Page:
GRAND RIVERS -- Caviar is king for Murray resident David Fields after he underwent a major career change seven years ago, moving on to sell fresh fish and create America's Best Caviar.
Fields is the owner/operator of Lake City Fish Market and America's Best Caviar in Grand Rivers, near Kentucky Dam. The business produces thousands of pounds in American paddlefish and sturgeon caviar annually and attracts local customers for catfish, buffalo fish and other seafood demands.
The caviar has been served in glamorous settings such as the Trifecta Gala, a Kentucky Derby party in Louisville.
It all began in 2012 when Fields left his post as assistant principal and athletic director at Murray High School for a new opportunity in a different field after years of teaching, coaching and administration. He had no prior business experience, but took a "big risk" to wade into the fish market and caviar industry after buying the operation from its previous owner.
"In 2012, it was a wholesale-only company," he said. "We were wholesaling to the four corners of the U.S., to Los Angeles and Miami, Seattle, New York, with the majority of it going to New York. We sold some in Chicago, some on the East Coast, but we were selling in bulk."
A few years later, Fields' operation started to branch out with America's Best Caviar. He went on to sell caviar on the Internet and through retail, so it was available to the general public, chefs and other customers.
He reached out to food writers and caught the attention of a Louisville Courier-Journal writer, who wrote a piece on his business and the caviar industry that later reached USA Today. The exposure helped lead to a segment on "NBC Nightly News" that aired in February. It resulted in a quick spike in sales and hundreds of orders.
His story took the spotlight at the Paducah Rotary Club's meeting Wednesday. Fields spoke about his experiences in the fish and caviar business, changing careers from education, national media exposure and having pride and passion.
"It just all kind of came together," Fields said on "NBC Nightly News." "It wasn't something that we went out and tried to do. They found us. Obviously, since then, the exposure has just been tremendous."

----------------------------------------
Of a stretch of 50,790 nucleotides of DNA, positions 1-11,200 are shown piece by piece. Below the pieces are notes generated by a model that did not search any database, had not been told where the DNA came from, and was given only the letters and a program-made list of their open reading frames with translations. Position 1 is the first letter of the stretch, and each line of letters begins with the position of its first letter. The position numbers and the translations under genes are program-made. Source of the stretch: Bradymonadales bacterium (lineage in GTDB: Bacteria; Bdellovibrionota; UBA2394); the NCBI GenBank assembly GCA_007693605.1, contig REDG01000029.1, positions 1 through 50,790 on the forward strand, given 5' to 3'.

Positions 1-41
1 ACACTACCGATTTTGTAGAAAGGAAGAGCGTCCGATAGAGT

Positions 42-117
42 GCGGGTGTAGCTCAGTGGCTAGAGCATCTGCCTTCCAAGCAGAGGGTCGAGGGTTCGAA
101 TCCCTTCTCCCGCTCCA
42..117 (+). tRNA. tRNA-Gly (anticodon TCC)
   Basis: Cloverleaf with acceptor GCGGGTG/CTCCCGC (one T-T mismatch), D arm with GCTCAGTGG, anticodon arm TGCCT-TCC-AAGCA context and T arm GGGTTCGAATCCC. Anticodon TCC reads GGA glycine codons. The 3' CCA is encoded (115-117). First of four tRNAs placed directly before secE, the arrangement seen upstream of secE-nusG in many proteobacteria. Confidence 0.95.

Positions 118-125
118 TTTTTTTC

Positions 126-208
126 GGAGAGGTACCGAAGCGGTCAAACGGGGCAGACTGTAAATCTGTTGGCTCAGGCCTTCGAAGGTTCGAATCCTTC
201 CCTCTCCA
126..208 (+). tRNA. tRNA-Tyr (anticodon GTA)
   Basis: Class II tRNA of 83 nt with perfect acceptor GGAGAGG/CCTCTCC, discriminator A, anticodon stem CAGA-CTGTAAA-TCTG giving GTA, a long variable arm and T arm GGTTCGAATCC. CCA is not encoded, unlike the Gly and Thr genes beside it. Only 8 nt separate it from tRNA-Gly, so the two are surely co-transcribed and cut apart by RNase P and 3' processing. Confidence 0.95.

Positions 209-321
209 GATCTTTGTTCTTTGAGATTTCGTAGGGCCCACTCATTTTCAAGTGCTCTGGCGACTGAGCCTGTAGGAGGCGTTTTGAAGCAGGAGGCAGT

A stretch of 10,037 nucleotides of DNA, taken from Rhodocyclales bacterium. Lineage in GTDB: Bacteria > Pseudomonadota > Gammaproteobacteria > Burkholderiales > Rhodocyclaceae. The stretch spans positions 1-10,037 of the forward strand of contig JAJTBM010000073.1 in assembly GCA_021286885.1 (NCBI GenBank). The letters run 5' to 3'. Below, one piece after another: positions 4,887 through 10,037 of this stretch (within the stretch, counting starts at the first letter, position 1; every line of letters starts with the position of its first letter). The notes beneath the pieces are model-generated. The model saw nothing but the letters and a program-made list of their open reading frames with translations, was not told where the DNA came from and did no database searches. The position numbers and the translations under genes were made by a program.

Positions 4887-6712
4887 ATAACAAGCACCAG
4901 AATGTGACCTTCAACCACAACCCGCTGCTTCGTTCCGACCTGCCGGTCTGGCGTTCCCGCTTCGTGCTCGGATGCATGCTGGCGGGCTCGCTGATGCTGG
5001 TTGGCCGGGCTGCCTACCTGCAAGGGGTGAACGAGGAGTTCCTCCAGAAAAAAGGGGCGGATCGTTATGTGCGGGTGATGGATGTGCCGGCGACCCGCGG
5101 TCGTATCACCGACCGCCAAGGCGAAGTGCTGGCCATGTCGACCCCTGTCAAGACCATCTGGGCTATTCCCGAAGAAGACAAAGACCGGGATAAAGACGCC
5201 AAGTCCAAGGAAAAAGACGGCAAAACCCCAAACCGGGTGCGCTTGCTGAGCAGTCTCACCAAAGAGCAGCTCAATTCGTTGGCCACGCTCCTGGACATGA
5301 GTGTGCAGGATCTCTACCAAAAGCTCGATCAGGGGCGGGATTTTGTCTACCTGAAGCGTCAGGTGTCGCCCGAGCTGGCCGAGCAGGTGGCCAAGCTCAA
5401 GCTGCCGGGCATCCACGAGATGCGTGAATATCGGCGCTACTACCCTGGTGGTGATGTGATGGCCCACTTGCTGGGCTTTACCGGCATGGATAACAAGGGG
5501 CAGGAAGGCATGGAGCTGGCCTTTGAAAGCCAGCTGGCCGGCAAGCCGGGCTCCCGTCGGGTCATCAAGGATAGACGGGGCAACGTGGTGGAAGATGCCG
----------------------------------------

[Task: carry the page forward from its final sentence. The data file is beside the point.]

America's Best Caviar prides itself on attention to detail and quality, as Fields wants to put out a quality product so customers come back. He's also open to trying new methods for processing caviar.
"We're definitely quality-oriented, always trying to do the best we can," he said. "We're not fishermen so we spend our valuable time trying to make the process better, trying to make the eggs better."
He explained that several factors affect quality of the unsalted roe, or eggs, such as time and temperature, as the amount of time between capture of the fish and arriving at the fish market makes "all the difference in the world."
"We extract the eggs," he said. "We put them in a pan and the fish goes to the processor. … We immediately take the eggs, take them back into the processing room and start screening them. Once we screen them, we wash them and then they're salted because the salt cures them and makes the product OK, safe."
It then goes to the cooler to cap off a roughly 20-minute process. The caviar is packaged and goes for lucrative amounts -- a 4-ounce jar of the American sturgeon caviar costs more than $100 retail.
The business comes with challenges though, such as the impact of Asian carp on the caviar source, river flooding and Chinese caviar flooding the U.S. market. America's Best Caviar's highest production was 13,300 pounds in a year, while its lowest production was 8,700 pounds.
"Since I've been in the market seven years, I've seen it completely crash twice," he said. "Which basically means it goes from high dollar on the wholesale market to less than half of what it normally is."
Fields has "no idea" where the industry will take him, but he does have a goal to get a complete, total caviar company. He also enjoys meeting unique people through the caviar business and traveling to new cities, including Moscow.
"I don't expect everyone in Kentucky to try it," Fields said. "However, it's a product we're having some success with in Louisville, and I hope there's some other places that are kind of on board and adding it to menus. I think we're just starting to see the beginning."